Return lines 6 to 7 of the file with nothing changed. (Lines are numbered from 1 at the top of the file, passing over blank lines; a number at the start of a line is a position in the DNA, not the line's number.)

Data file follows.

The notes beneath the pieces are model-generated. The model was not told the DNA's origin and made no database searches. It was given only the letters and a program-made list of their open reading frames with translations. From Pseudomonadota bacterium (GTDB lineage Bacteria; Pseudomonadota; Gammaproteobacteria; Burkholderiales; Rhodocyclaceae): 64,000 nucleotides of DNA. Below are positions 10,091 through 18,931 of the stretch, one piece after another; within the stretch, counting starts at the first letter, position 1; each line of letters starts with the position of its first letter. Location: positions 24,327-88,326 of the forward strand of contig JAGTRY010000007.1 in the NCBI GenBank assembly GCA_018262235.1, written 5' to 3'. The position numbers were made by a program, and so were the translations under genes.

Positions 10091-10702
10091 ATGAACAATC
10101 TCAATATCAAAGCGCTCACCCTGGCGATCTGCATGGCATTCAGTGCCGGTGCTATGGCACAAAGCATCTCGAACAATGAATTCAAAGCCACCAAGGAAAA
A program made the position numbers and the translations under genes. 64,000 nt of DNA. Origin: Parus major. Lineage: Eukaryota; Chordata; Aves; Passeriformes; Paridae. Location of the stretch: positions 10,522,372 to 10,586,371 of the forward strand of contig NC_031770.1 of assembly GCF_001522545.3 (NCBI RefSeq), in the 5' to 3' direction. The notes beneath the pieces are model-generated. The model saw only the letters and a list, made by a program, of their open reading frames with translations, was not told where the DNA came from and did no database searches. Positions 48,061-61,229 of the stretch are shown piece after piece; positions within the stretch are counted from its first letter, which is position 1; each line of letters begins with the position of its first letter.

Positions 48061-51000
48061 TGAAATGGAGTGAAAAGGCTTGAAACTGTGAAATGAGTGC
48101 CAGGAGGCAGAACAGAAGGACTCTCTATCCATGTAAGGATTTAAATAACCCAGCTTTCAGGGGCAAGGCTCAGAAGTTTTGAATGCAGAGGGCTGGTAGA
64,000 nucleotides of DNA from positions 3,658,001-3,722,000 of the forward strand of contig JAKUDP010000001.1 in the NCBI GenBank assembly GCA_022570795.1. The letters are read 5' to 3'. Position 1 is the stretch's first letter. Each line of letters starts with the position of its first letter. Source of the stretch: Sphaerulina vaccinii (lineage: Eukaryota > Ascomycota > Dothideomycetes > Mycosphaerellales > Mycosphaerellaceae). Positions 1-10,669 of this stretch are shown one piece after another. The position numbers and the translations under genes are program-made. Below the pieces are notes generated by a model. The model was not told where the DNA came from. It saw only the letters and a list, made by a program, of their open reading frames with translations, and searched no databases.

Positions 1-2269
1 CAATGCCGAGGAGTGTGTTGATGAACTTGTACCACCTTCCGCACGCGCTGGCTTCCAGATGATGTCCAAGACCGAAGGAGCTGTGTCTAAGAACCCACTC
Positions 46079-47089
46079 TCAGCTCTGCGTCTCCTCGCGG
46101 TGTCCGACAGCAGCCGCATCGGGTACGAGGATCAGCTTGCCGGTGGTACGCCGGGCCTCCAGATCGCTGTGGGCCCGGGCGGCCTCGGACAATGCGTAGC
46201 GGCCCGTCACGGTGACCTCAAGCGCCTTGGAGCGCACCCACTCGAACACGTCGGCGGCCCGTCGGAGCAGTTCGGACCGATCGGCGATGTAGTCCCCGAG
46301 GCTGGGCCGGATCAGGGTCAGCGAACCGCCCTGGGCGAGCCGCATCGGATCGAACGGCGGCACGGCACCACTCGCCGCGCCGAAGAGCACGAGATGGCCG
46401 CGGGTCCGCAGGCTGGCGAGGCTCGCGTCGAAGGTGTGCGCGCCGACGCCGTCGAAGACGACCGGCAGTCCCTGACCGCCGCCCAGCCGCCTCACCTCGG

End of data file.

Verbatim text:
Positions 48061-51000
48061 TGAAATGGAGTGAAAAGGCTTGAAACTGTGAAATGAGTGC